Debate Club: Alien vs Blade Runner

Debate Club: Which Ridley Scott film is better, Blade Runner or Alien?

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Dec 13, 2017, 1:45 PM EST

Welcome to Debate Club, where Tim Grierson and Will Leitch, the hosts of the Grierson & Leitch podcast, tackle both sides of the greatest arguments in pop culture.

In this installment, we’re paying tribute to two of director Ridley Scott’s greatest films, which are also among the finest sci-fi films ever conceived. But if you had to choose only one, what would you go with: Alien or Blade Runner?


There had been sci-fi horror films before this 1979 stunner. But it’s pretty easy to make the case that Alien profoundly changed how we thought of the genre. More of a drama than a typical gore-fest, the movie slowly introduces us to its ensemble cast so that we get to know each of the characters pretty well—which only makes the eventual appearance of that gnarly extra-terrestrial all the more upsetting as it starts killing the crew members one by one.

Alien is scary as hell, but Scott was also a master of creating gnawing, suffocating dread. (Even when we don’t see the alien on screen, we’re petrified that it might strike at any moment.) In the process, the film introduced us to one of the great sci-fi characters, Sigourney Weaver’s resilient Ripley, not to mention a classic tagline with “In space, no one can hear you scream.” And Alien’s legacy can still be felt throughout Hollywood—not just in the many sequels and prequels it’s spawned, but also in unofficial remakes like this year’s so-so Life. There’s no escaping this terrifying monster.


There had been dozens, hundreds, of science fiction future dystopian hellscapes in movies before Blade Runner. So then why doesn’t it feel like there were? The world that Scott created in Blade Runner is so hypnotic and all-encompassing that it’s a dragon we’re still chasing nearly three decades later. (The sequel was less an extension of the story than it was just an excuse to hang out some more in the landscape Scott had created.)

Think about all the movies that exist simply because Blade Runner was invented, the directors and production designers who were so mesmerized by it that they built on it and created whole new worlds of their own. And for all the talk about how the story didn’t exactly hold up compared to those visuals, consider this: The idea of humans becoming increasingly reliant on technology, to the point that you begin to question what precisely being a human is, and who is in fact in charge here, is not a notion that has become less relevant in the last 30 years. Blade Runner didn’t just predict our world; it may, in fact, have played a part in shaping it.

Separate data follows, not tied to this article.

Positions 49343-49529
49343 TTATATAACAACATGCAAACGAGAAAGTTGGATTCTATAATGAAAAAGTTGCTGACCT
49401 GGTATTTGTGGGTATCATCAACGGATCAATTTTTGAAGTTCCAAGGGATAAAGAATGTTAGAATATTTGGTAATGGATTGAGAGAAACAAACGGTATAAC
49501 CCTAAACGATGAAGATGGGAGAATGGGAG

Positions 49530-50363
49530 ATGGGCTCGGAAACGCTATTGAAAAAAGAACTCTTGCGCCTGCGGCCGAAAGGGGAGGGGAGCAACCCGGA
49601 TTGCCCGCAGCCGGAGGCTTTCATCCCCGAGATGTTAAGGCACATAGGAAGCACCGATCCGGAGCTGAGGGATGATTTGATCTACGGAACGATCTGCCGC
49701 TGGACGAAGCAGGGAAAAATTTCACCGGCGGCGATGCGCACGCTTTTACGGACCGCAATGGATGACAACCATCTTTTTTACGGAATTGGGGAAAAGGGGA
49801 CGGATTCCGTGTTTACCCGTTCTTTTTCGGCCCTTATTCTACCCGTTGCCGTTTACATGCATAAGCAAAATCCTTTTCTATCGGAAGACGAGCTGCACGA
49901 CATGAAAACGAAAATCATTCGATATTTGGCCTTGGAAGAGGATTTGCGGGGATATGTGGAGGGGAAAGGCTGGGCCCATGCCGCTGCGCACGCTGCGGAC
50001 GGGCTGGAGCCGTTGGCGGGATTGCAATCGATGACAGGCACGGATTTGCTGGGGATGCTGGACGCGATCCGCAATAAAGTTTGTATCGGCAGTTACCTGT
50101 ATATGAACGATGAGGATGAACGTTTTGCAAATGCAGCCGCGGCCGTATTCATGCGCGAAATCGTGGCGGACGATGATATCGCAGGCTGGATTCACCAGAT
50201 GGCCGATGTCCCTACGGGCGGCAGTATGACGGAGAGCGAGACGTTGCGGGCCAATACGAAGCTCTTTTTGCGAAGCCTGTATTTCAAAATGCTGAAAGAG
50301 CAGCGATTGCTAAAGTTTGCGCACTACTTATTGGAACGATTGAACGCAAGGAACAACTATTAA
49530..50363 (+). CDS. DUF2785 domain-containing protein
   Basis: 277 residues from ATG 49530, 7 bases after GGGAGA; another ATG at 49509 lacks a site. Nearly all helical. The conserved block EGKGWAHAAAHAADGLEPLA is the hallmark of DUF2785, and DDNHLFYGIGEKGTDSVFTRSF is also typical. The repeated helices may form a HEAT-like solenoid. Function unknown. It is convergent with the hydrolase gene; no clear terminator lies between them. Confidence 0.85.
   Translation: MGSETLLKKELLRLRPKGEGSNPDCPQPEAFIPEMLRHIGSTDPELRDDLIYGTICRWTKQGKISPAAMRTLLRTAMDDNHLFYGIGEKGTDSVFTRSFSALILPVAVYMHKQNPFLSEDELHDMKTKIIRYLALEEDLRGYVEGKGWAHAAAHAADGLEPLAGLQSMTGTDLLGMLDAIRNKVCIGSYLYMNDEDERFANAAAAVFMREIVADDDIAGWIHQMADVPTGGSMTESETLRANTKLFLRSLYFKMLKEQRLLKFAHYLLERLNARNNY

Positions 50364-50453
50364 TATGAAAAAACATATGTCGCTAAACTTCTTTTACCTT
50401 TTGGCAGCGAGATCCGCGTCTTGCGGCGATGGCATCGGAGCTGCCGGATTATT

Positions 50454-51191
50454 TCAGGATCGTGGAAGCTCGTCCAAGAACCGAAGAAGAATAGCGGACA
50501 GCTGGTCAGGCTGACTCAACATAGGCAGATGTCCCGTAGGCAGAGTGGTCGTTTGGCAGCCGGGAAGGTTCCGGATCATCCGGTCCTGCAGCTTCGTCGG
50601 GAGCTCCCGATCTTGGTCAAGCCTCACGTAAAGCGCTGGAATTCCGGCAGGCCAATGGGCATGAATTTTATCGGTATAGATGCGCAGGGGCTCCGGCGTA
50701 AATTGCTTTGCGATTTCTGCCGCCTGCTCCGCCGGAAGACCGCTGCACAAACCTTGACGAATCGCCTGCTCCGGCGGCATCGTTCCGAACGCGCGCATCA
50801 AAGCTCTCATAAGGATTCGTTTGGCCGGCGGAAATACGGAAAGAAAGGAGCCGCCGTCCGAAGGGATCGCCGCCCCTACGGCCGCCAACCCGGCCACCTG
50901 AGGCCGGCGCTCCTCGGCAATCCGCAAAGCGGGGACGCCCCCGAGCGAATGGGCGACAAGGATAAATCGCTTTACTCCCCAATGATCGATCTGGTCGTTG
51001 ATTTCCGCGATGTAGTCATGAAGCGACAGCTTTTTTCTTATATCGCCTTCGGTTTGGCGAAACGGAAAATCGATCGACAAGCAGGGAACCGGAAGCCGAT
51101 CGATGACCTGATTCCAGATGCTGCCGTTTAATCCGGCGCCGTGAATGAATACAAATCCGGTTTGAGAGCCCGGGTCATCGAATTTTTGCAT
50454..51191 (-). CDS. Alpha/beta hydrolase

So here’s a theoretical problem with Alien being Ridley Scott’s best movie: James Cameron went out, with the same characters and the same alien and the same sense of isolation and fear, and made a better movie just seven years later. Doesn’t Alien lose just a little bit when it was topped immediately?

In many ways, Alien feels like a test run for Aliens: the creation of a world, a species and a specific set of rules, just to be a set-up for another visionary director to show up and play around with everything Alien created. The movie is awfully slow, purposefully so, but in a way that feels far more archaic than Blade Runner does today. How much did Alien inspire? Arguably only Aliens.


Blade Runner is a visionary cinematic achievement. But we’ll say it plain: As an actual narrative experience, it’s not that amazing. Scott has famously released several different edits of the film, and while they’re all better than the studio-mandated original cut with its terrible voiceover and lame “happy” ending, Deckard (Harrison Ford) has never emerged as an incredibly dynamic or interesting main character. And while it may be snide to say, if Blade Runner’s ultimate point is that we’ve lost our humanity thanks to technology, no stronger evidence is required than the fact that the movie’s characters are all pretty dreary.

Blade Runner asks us to be swept up in the doomed love affair between Deckard and Rachael (Sean Young), but that notion is mostly intellectual, not emotional—which is also how the rest of the film plays out. People who worship Blade Runner talk about its ideas way more than they do its characters or emotional content.


This may be controversial, but we’d argue that, with both of these films, the sequel was better. (Aliens’ intensity tops Alien’s cold dread, while Blade Runner 2049’s grandeur and emotional sweep beats Blade Runner’s future-shock prescience.) That’s its own separate fight, though, so let’s just focus on the Scott films for now.

We’re gonna go with Alien, for a couple reasons. One: Ripley absolutely rules. Weaver would play her more as an all-powerful badass in the sequels, but in Alien, she’s a little more human, which makes her heroism exciting, harrowing, and inspiring. Two: As a thriller, Blade Runner just isn’t as taut or interesting. Blade Runner may have changed our world, but Alien is the better, richer film. And its H.R. Giger-designed villain is just as nightmare-inducing 38 years later.

Grierson & Leitch write about the movies regularly and host a podcast on film. Follow them on Twitter or visit their site.